Memory system 200 includes an array of disk storage devices 210 for storing data and parity values corresponding to the data stored in the array. The array includes a multiplicity of data disk storage channels which in the example illustrated herein, is formed by eight disk drives 210A-210H. Data disk storage channels may be formed by more or less disk drives, the number being chosen based on such factors as the data capacity for memory system 200, cost, and reliability requirements. The array of disk storage devices 210 includes at least two parity disk storage channels 210I and 210J for storing check data corresponding to the data stripes stored in the plurality of disk storage channels 210A-210H.
  • [0014]
    While in a conventional RAID-6 system, check data is stored in two logical parity drives of the system, in actuality, the parity data is distributed in an interleaved fashion with the striped data across all of the drives of the array. Memory system 200, in a manner similar to that of a RAID-3 system, stripes the data across the plurality of data disk storage channels 1-8, and reserves dedicated parity drives for storing the parity information. Utilizing the dual parity generation engine 230, memory system 200 provides two parity disk storage channels, channels 9 and 10, to provide two physical parity disk storage channels dedicated to parity data storage. Each of the disk storage devices 210 includes a control central processing unit (CPU) 212 for controlling the operation of the disk storage media 214, which are representatively shown for only the disk storage channel 210A (for clarity). Each of the disk storage channels 210A-210J is respectively coupled to a disk channel memory 220A-220J through a corresponding data bus 216A-216J. Each of the disk channel memories 220A-220J acts as a data cache for data being read from and written to the corresponding disk storage devices 210. The disk channel memories 220A-220J may be separate and distinct dual port memories, or a single dual port memory which is divided into a plurality of subunits corresponding to the data strips for each of the disk storage channels.
  • [0015]
    The data read into the plurality of disk channel memories 220A-220J is read by a dual parity generation engine 230, processed to determine the validity of the data, and the data transferred to a stage buffer 240. The data read from the plurality of disk channel memories 220A-220J is transferred to the dual parity generation engine 230 by means of a corresponding data bus 222A-222J. The data transferred on each data bus 222A-222J includes the corresponding data read from the disk storage channels 210A-210J, plus additional parity bits added to enable detection of transmission errors between the disk channel memories 220A-220J and the dual parity generation engine 230.
  • [0016]
    The dual parity generation engine 230 may be a processor which implements a dual parity RAID algorithm utilizing software. The RAID algorithm is one of a conventional RAID-6 type process such as a two-dimensional XOR algorithm or a Reed-Solomon P+Q algorithm having the ability to detect a failure of two of the plurality of disk storage channels 210A-210J. The dual parity generation engine can also be provided as a hardware implementation of the particular dual parity RAID algorithm being utilized. Although the particular implementation of the dual parity generation engine and the dual parity RAID algorithm are not important to the inventive concepts, as described herein, a field programmable gate array implementing a two-dimensional XOR algorithm has been successfully utilized to implement the dual parity generation engine in one working embodiment of the present invention.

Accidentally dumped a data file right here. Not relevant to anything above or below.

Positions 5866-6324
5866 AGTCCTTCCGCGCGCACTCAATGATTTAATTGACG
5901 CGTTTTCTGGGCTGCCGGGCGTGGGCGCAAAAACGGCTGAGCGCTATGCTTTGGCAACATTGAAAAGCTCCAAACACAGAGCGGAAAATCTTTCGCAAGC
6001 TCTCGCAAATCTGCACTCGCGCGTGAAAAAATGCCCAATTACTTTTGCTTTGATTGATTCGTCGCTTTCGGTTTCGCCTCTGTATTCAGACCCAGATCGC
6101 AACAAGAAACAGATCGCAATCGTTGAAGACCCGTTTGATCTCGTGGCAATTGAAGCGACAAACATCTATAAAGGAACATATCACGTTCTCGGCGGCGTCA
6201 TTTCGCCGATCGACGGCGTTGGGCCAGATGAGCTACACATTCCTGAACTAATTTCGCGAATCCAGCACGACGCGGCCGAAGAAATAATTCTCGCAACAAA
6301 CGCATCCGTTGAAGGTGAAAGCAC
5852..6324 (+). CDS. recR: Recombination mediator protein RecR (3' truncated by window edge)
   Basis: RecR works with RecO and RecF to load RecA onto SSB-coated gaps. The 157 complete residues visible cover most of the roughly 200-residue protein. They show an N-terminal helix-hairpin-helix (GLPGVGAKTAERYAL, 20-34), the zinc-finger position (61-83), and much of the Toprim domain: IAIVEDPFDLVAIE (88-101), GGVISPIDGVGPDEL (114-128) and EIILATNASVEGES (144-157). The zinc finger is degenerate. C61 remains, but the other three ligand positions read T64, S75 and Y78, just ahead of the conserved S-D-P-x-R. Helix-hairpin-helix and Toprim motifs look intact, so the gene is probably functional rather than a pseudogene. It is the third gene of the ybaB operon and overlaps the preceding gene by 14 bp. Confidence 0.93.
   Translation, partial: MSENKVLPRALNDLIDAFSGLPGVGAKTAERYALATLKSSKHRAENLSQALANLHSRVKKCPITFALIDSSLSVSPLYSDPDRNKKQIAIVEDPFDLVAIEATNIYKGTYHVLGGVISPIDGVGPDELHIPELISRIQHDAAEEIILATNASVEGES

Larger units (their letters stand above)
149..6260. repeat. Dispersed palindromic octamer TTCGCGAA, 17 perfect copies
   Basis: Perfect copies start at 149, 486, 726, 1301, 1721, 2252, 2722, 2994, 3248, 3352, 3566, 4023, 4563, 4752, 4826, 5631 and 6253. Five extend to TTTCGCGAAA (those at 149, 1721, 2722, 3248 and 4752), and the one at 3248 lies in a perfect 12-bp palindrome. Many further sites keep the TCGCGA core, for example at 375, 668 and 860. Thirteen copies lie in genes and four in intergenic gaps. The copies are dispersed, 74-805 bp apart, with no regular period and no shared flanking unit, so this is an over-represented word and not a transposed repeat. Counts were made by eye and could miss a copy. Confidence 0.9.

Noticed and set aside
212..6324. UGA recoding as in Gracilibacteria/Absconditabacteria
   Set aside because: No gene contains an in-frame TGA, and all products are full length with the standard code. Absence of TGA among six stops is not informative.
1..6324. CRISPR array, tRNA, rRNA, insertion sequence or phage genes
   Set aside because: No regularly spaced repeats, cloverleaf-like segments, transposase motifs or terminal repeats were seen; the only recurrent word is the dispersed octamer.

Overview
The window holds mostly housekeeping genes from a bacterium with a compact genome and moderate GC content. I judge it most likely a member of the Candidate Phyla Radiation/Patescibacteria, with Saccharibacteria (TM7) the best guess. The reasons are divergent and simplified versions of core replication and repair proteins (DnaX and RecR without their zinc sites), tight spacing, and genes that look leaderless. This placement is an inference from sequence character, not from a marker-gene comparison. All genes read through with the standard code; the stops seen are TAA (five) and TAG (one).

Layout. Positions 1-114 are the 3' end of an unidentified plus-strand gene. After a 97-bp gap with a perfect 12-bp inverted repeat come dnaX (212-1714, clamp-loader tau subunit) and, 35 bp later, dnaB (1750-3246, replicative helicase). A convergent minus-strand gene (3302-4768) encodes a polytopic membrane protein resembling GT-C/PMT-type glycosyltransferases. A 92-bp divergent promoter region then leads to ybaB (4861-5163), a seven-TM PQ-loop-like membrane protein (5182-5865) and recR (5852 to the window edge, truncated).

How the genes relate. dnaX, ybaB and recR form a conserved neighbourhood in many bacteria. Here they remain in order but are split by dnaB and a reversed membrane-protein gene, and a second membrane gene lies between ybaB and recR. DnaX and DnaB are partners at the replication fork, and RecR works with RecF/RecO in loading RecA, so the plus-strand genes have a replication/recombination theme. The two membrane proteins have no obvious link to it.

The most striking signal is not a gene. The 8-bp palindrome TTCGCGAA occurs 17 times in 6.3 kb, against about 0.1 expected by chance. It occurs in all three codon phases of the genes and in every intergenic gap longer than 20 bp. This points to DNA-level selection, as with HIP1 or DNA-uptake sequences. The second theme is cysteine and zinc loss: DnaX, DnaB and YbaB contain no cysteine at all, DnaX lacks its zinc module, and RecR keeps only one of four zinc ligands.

• [0017]
    The dual parity generation engine 230 transfers the data to the stage buffer through a data bus 232 controlled and monitored by a host CPU 260 through a bus 234. Stage buffer 240 is a dual port memory which provides validated data to a host interface adaptor 270 through a direct memory access (DMA) bus 242. Host interface adaptor 270, under control of host CPU 260, through the host interface control bus 262, provides the data read from the stage buffer 240 to an initiator 210 through an interface bus 272. Host interface adaptor 270 provides the bus conversion between the DMA bus 242 and the interface bus 272. Interface bus 272 may be a peripheral component interconnect (PCI) bus, a peripheral component interconnect extended (PCI-X) bus, a peripheral component interconnect express (PCX) bus, hyper transport (HTX) bus, or any other internal high speed communication bus appropriate for interfacing memory system 200 with one or more initiators 10. Where memory system 200 is an external peripheral to a computer system or network, interface bus 272 may be a distributed bus such as Ethernet or fiber channel, or other high speed distributed bus architecture.
  • [0018]
    Main CPU 250 monitors and controls the operation of the plurality of disk storage channels 210A-210J through disk control bus 252. As representatively shown with respect to disk storage channel 210A, main CPU 250 communicates with a CPU 212 of each respective disk storage device 210, in order to control the read and write operations of the respective disk storage device and monitor the status thereof. Main CPU 250 communicates with the host CPU 260 through the CPU control and communications bus 264, signaling the host CPU when the read or write operations of the disk storage channels has been completed. Host CPU 260 controls the dual parity generation engine 230 through the bus 234 to test and transfer data from the plurality of disk channel memories 220A-220J to the stage buffer 240. After a transfer of valid data has been completed, CPU 260 will instruct the host interface adaptor 270 to transfer the data from the stage buffer 240 to the initiator 10.